Friday, December 10, 2010

Andy Coulson: The endearing qualities of No 10's man-child

Andy Coulson: The PM's Forrest Gump
Let it not be said Madame Arcati is mean-minded.

Allow me to be among the very few (outside No 10 or Wapping) to congratulate the Prime Minister's media adviser, Andy Coulson, on his exoneration by Scotland Yard from any complicity in the News of the World's ongoing phone hacking scandal: he may have once been the paper's control-freak editor, who diligently and sensibly close-questioned his journalists on story sources, but somehow or other he never got wind of the fact that many of their exclusives came courtesy of illegal phone tapping.

I am awe-struck by the subterfuge of his former staff. How they must have laughed behind their editor's back in night-time pub marathons. What a push-over! So naive! Born yesterday! I am almost tempted to think well of David Cameron for taking pity on such a dickhead: I didn't realise the Tories practised positive discrimination for the, er, incognisant. Coulson is now arguably one of the most powerful unelected members of the Old Etonian plutocracy. I have a fond regard for pet owners of underdogs.

Scotland Yard proved to be slightly more than helpful in threatening to put on criminal caution any witness against Coulson. No wonder Sean Hoare, a former Screws hack, declined to repeat the claims he made to the New York Times - that Coulson well knew of the phone hacking and authorised it. Why should Hoare expose himself to prosecution in the face of No 10's media machine, their many friends in the compliant Tory print press or rent-a-quote bloated bigmouth Kelvin MacKenzie? No reason at all.

I note also that the wrongly maligned Coulson, in Tommy Sheridan's ongoing perjury court case in Glasgow, has denied ever being a bully at the Screws. I have no reason not to believe him except that last year one of his former sports hacks, Matt Driscoll, won a record £800,000 at an east London employment tribunal for unfair dismissal. A major cause of Driscoll's woe was Coulson, apparently - a claim evidently believed by the tribunal.

After the case, Driscoll reportedly said:  "If I were him [Coulson], I would find it very hard to look in the mirror. I was subjected to unprecedented bullying and he did nothing to stop it, if anything he accelerated it. I didn't do anything wrong."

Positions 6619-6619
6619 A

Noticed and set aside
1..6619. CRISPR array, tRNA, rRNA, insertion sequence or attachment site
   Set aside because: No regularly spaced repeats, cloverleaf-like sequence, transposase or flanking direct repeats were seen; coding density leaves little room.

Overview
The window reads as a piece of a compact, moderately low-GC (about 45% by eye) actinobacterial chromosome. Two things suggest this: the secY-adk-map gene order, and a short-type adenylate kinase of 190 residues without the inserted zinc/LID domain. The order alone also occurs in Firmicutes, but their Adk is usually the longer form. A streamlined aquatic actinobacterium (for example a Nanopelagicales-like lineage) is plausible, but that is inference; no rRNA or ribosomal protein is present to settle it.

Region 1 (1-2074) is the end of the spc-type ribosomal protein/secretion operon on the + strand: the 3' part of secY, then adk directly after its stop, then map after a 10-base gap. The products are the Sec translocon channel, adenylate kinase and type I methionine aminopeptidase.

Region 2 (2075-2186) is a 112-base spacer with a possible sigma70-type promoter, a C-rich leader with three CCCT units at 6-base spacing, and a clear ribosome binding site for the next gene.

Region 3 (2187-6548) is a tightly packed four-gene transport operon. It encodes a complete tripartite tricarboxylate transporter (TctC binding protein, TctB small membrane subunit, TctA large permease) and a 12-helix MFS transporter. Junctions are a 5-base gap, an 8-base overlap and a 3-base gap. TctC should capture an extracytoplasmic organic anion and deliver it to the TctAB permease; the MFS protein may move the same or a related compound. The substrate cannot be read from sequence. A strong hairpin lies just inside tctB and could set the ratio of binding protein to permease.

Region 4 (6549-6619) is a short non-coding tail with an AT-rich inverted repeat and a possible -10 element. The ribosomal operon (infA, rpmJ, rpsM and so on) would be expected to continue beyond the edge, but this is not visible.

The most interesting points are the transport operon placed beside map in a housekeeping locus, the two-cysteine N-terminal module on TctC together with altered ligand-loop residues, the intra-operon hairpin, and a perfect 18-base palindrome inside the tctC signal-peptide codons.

If I were Coulson I'd take steps to win back that £800k for his former boss Rupert Murdoch given his now established blamelessness, his utter Forrest Gump-like obliviousness to abuses at the News of the World.

To have such a man-child at the heart of government endears him to me in a way that is hard to express. I just hope he gets wise to Nick 'dead' Clegg before the rest of us do.

8 comments:

Anonymous said...

The sound of silence.
Dickhead. Applies to an awful lot of newspaper columnistas these days.

Anonymous said...

I welcome the silence.

the late Marjorie Proops said...

You point out an interesting phenomena: the amount of a bullying that happens in newsrooms and on newspapers. It seems to be part of the culture and is not entirely restricted to men. Many hackettes given power join in on the brow beating of fellow workers. Why is it so?.

Joe MacFarlane. said...

"The look after their own" I heard yesterday in relation to this. MacKenzie on the "riot", literally frothing at the mouth. "The Treasury, the Supreme Court, heir to the throne". Fuck The Sun.

Madame Arcati said...

Bullying takes place on all newspapers as a matter of course, this is as much true for the Indy or the Guardian as it is for the Star or Sun. Culturally, bigmouths and the insensitive are preferred, and this ethos infects men and women: there's no gender difference whatsoever. To be heard you must shout.

The Sun is an American tabloid pursuing American agendas.

Anonymous said...

Lovely piece of ironic writing.

Anonymous said...

Do you have a naked picture of Andy. He looks like he boasts a whopper.

Joe MacFarlane. said...

Merely because he is a big dick does not mean he HAS a big dick.